Table of Contents
I. What Is a Voter List Maintenance?
When a state or county conducts a process to systematically remove people from its list of registered voters, this is called “voter list maintenance.” When done properly, these programs can increase the accuracy of voter rolls by removing people who pass away, no longer live in the state, or have become ineligible for other reasons. However, overly aggressive removal of voters has also can disenfranchise eligible voters.
Wrongful voter registration termination undermines the right to vote and may target and disproportionately impact voters of color, low-income voters, young people, and voters with disabilities. Wrongful purges can impact election results, especially in state and local elections decided by a small number of votes.
Many voters do not find out they were removed from the voter rolls until they are trying to cast their ballot. At that point, it can be too late to fix the problem. This toolkit helps advocates and local leaders:
- Understand how and when Boards of Elections conduct voter list maintenance and update the voter rolls;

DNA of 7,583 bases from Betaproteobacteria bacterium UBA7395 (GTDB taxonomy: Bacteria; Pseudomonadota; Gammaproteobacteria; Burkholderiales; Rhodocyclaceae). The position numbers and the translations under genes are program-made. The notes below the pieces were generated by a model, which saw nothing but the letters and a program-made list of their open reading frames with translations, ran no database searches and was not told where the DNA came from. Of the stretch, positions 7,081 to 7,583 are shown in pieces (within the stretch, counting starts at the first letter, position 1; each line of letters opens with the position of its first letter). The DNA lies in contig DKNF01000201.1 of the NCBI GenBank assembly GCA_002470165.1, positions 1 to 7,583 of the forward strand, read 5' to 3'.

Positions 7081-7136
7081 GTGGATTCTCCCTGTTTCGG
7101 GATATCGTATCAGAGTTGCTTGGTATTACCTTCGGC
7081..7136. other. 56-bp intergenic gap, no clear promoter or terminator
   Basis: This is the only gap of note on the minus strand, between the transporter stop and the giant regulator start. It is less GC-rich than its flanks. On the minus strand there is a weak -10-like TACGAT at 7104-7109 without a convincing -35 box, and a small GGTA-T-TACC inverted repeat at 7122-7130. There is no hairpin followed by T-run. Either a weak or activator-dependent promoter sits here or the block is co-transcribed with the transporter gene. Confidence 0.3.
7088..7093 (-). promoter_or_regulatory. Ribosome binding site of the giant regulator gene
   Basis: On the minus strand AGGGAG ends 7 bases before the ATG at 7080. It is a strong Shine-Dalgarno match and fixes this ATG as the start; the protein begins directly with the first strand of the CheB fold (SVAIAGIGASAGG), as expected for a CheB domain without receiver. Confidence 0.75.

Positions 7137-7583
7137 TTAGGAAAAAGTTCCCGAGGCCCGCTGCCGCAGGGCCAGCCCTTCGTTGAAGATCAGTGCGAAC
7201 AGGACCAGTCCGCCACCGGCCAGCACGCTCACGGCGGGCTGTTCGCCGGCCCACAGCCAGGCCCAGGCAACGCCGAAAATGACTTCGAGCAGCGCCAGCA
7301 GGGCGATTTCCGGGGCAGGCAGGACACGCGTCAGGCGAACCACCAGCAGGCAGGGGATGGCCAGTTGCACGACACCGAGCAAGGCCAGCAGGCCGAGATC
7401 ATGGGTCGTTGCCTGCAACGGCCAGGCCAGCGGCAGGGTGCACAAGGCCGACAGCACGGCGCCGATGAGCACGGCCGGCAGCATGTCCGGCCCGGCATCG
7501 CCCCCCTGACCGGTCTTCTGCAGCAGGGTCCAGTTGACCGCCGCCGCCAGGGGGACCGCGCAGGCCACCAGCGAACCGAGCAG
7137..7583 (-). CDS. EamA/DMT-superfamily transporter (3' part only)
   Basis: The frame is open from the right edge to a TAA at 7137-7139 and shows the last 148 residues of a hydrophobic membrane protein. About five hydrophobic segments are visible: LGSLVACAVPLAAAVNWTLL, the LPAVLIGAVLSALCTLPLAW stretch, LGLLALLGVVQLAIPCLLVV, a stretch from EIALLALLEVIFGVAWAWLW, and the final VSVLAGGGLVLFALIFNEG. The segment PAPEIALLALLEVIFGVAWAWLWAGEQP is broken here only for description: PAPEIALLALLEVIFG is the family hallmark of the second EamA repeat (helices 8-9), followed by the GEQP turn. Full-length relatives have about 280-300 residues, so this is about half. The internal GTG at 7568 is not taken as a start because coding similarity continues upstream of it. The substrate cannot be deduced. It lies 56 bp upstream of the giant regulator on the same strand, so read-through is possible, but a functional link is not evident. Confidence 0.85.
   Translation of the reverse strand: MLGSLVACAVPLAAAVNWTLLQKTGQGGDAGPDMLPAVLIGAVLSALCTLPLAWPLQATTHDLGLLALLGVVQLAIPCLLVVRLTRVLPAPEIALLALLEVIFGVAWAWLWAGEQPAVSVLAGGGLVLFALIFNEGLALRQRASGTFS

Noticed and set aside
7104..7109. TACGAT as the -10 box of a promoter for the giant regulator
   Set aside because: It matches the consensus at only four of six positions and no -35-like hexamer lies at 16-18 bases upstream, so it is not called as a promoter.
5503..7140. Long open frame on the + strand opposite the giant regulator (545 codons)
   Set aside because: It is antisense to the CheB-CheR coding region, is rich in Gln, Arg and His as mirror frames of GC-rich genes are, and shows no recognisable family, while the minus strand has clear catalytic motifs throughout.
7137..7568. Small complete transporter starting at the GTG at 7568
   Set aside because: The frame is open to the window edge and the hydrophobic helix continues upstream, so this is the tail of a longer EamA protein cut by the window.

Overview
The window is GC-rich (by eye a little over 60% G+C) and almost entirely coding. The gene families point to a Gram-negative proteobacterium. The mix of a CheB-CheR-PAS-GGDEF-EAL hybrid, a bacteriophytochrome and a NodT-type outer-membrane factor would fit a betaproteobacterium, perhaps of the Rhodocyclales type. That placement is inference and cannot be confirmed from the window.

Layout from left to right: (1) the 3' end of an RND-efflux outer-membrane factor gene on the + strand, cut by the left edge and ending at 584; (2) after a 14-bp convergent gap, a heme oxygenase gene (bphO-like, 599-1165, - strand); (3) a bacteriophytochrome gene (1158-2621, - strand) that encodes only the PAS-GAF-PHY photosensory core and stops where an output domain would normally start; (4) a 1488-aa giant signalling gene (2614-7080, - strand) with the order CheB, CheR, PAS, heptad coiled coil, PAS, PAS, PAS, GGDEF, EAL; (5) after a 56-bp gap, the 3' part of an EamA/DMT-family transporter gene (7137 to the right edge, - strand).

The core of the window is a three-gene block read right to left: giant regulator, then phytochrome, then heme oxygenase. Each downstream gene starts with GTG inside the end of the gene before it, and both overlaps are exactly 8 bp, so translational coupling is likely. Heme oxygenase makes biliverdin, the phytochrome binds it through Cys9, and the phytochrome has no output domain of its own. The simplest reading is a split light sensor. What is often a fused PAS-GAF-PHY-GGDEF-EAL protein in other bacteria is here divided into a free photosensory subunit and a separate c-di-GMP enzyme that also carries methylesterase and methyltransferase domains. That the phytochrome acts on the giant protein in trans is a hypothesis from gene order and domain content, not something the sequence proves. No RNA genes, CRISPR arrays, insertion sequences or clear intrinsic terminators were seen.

- Spot and get ahead of wrongful removals; and
- Report and fight wrongful removals.
II. How Lawful Voter List Maintenance Works
Who Can Be Removed
While the focus of this toolkit is on wrongful removals, there are a few situations in which voters can legally be removed from the voter rolls. This is not a wrongful removal, just regular list maintenance.
The National Voter Registration Act (NVRA) is a federal law that limits when and why a state or county can remove someone from the voter rolls. The NVRA allows states and counties to remove a registered voter when:
- the voter has requested removal;
- the voter has died;
- the voter has moved out of the voting jurisdiction (i.e., to another county or state);